6 ways to measure and improve the ROI of Content Marketing

Content Marketing has been all the rage these past few years. We’ve heard from many experts and influencers that content marketing is the new advertising and that “brands must become media to earn relevance”. But how do we measure ROI and know our content isn’t just fueling some vanity metric but is actually helping our business?

If content marketing is the new advertising, then we should try to assess this question with the same criteria. Which means first, we should acknowledge that while advertising is a practice that has been undisputed for decades, measuring its ROI can greatly vary. After all, a lot of marketers would still agree with John Wanamaker who said more than a century ago: “Half the money I spend on advertising is wasted; the trouble is I don’t know which half.“

When it comes to digital advertising though, this question is easier to solve because we have metrics: we know how many views a YouTube Ad received, we have impressions of ad banners, clicks on Adwords ads, CTR’s, etc. As a result, while we can’t always have a precise answer to the ROI questions, here are 6 tips to better measure it and – more importantly – to improve it.

1. Use Google Analytics to measure progress on brand awareness

Measuring brand awareness is of course difficult and integrating it in a precise ROI calculation is harder still. But there are at least a couple of metrics you should be able to get easily:

- how much direct traffic do you get?

- how much search traffic to your Web site does your brand name generate?

Both of these metrics can be easily obtained from Google Analytics.  Whether this traffic is coming from people visiting your web site directly or through a bit of help from Google, one thing is for sure: they are all people who’ve remembered your brand to some extent. If your content marketing is helping your brand awareness, you should see these metrics go up.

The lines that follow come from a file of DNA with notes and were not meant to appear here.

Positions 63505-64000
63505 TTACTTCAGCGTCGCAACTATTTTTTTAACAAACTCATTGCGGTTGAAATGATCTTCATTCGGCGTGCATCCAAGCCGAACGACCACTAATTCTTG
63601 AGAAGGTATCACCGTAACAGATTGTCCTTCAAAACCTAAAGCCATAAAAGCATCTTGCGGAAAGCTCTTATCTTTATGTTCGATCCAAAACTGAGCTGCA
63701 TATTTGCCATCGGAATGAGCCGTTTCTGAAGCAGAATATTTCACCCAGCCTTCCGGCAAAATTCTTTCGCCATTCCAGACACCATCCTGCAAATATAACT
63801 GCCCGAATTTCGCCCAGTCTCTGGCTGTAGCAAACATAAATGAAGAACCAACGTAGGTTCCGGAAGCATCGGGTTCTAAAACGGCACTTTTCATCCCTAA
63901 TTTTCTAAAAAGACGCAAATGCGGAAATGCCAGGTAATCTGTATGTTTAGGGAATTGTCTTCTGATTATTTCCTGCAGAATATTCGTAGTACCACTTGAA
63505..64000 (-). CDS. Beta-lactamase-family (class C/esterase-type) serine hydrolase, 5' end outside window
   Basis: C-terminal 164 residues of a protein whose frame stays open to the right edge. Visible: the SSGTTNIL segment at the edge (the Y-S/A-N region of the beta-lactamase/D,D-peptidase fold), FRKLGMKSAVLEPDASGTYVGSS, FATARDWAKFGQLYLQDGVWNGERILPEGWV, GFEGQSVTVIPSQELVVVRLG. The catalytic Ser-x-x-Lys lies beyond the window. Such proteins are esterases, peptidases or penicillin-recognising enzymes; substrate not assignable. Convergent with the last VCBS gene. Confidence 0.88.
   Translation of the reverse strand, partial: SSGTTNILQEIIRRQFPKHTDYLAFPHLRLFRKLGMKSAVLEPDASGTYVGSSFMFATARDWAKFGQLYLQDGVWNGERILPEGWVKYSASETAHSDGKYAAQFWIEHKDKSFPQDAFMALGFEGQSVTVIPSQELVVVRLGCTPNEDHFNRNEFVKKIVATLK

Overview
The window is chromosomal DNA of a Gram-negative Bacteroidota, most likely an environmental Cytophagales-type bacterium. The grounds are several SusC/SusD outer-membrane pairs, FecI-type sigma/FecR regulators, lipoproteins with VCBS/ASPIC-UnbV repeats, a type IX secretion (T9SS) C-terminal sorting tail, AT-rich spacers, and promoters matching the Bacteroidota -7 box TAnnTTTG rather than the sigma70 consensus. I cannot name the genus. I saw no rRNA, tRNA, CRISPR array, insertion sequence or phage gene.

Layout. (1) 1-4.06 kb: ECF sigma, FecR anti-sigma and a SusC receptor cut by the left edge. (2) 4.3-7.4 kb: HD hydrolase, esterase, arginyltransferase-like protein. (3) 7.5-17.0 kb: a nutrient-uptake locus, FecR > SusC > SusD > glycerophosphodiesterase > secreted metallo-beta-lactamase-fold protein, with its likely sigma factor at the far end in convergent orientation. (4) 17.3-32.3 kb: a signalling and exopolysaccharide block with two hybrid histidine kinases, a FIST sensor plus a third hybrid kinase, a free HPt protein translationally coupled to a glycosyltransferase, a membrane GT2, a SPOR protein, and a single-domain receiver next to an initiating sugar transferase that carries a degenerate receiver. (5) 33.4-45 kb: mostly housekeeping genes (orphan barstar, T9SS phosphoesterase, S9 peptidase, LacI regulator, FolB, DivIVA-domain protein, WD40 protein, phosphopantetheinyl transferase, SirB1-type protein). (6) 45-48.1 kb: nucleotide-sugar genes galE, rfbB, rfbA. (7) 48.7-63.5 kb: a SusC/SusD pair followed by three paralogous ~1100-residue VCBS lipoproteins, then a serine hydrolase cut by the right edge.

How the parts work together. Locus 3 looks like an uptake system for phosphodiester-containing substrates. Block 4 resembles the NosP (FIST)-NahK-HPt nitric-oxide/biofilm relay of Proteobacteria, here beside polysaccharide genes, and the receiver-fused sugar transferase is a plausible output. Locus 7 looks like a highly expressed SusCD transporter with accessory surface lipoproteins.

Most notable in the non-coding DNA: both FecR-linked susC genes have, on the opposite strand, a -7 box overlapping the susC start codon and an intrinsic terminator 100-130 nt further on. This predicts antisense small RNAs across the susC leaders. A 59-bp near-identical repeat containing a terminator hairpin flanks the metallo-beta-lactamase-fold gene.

2. Add conversion hooks to your content

Measuring conversion is not necessarily as easy as it sounds: make sure to design conversion points in your marketing strategy. It’s very likely your customer journey does not consist of ‘visit -> buy’ but offers many more opportunities to create connections with potential buyers. In fact, a recent Forrester study highlighted in the B2B space showed that “business buyers are 57% or 67% through the buying process before they engage with salespeople”.

Here some ways you can include conversion hooks with your content:

  • require a registration to download a white-paper;

  • use Unbounce to build landing pages from pre-existing templates without requiring code to create new conversion types;

  • add lead generation forms on your blog, on your SlideShare infographics and presentations, and to your Scoop.it curated pages;

  • include calls to action to purchase your offerings.

3. Track conversions through Google Analytics

There are many ways to track conversions but here’s a basic way to do so using Google Analytics:

  • Add Google Analytics event tracking for your conversions: here’s a detailed guide on how to do it.

  • Use Google’s URL builder to track referral traffic from your content to your conversion pages.

Combining both of these will result in Google Analytics showing you not only how many conversions you had per type of conversion but which content source delivered it. As you understand which content channel delivers the highest conversions, you’ll be able to invest more in it.

4. Create a benchmark with a Google Adwords campaign